Great Lakes asks that borrowers contact it directly if their credit reports are incorrect. Call 800-236-4300. Get more information on contacting Great Lakes customer service or making a complaint here.
Am I stuck with Great Lakes until my loans are paid off?
Loans are sometimes transferred from one servicer to another by the Department of Education.
The Department of Education is planning to shift the student loan servicing landscape by signing new servicing contracts with five companies to eventually take over all loan servicing. That means your loan servicer is likely to change. Great Lakes is scheduled to continue servicing loans through December 2021.
Prior to servicing contracts ending, borrowers should do the following:
Download and save your payment history from your online account or request a copy from your servicer.
Update your contact information with your most recent address, phone number and email address.
You’ll be notified when a loan servicing transfer happens, and you’ll manage payments with the new servicer. All servicers deliver the same options and programs, but customer service may differ from one to another.
Otherwise, you are likely to remain with Great Lakes unless you act to switch servicers. Use this tool to find out what might work for you.
How to reach Great Lakes customer service
Great Lakes contact number: 800-236-4300
Great Lakes hours of operation: Monday - Friday 7 a.m. to 9 p.m. CT
Great Lakes address for loan payments:
ED-Held Loans Processed and Serviced by Great Lakes Dept of Education
P.O. Box 530229
Atlanta, GA 30353-0229
Lender-Held FFELP Loans Processed and Serviced by Great Lakes
Great Lakes P.O. Box 3059
Milwaukee, WI 53201-3059
Great Lakes address for general correspondence:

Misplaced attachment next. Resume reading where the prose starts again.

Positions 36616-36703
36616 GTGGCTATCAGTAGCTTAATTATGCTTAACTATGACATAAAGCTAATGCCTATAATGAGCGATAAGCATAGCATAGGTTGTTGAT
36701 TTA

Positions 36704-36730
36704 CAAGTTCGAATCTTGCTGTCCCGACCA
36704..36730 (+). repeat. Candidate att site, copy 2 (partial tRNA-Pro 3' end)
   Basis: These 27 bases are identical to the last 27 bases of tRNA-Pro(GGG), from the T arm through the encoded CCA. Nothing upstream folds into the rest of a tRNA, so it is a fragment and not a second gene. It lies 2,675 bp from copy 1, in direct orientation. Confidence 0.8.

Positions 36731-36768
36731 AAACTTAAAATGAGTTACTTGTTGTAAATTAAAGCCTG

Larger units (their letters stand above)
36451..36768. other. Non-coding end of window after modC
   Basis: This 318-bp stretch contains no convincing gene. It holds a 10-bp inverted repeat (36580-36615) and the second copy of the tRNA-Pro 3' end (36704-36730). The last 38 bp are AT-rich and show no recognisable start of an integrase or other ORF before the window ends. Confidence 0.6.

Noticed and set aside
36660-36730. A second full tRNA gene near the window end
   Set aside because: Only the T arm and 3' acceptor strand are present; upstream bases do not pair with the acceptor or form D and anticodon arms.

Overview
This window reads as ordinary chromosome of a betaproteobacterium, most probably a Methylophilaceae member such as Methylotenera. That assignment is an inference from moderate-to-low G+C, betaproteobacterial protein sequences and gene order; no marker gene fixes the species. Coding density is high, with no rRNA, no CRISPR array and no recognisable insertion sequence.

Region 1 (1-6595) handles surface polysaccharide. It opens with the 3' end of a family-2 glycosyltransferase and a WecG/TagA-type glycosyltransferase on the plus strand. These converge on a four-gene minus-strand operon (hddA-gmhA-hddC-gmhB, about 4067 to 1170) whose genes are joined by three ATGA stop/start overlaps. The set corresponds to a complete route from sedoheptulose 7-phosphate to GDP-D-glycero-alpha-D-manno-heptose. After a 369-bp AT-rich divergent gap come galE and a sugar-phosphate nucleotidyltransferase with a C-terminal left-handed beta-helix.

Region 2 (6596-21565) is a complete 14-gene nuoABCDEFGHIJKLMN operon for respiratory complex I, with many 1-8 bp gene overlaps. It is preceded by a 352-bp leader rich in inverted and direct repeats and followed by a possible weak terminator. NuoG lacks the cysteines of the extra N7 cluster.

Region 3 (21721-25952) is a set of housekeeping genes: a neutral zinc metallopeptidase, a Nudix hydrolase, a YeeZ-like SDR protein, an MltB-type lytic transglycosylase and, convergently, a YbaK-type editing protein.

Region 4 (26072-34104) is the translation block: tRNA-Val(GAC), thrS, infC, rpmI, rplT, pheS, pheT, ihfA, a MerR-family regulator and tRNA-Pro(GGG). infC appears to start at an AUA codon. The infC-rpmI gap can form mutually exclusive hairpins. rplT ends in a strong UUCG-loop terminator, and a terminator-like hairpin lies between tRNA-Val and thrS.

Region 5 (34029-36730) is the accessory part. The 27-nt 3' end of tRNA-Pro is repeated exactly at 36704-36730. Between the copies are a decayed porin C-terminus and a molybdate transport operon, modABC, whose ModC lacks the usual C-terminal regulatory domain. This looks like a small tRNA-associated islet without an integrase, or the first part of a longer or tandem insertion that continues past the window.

P.O. Box 7860
Madison, WI 53707-7860
Great Lakes website: mygreatlakes.org
How to complain about Great Lakes
If you’re having difficulty with Great Lakes that you have been unable to resolve, start by filing a complaint directly with its ombudsman. It’s the servicer’s highest customer service office. Call 866-348-0708 or email [email protected]. You can also log in to your Great Lakes account to file a complaint.
If your issue goes unresolved, you can also make complaints about Great Lakes to:
Make sure to keep records of conversations you have, including the day, time and customer service representative you spoke with. Keep copies of any letters, bills or emails about your account.
How to settle a dispute with Great Lakes
If a complaint doesn’t help, you can contact the Federal Student Aid Ombudsman Group. This method should be used only as a last resort, says the federal student aid office. Complete all information on the Ombudsman Information Checklist before contacting. When you’re ready to reach out, here’s how to get in touch:
By mail: U.S. Department of Education
FSA Ombudsman Group
P.O. Box 1843
Monticello, KY 42633
You can also reach out to a student loans nonprofit such as The Institute of Student Loan Advisors, which provides free dispute resolution.
The eight federal student loan servicers
Learn more about each of the federal loan servicers, including what they can do and how to contact.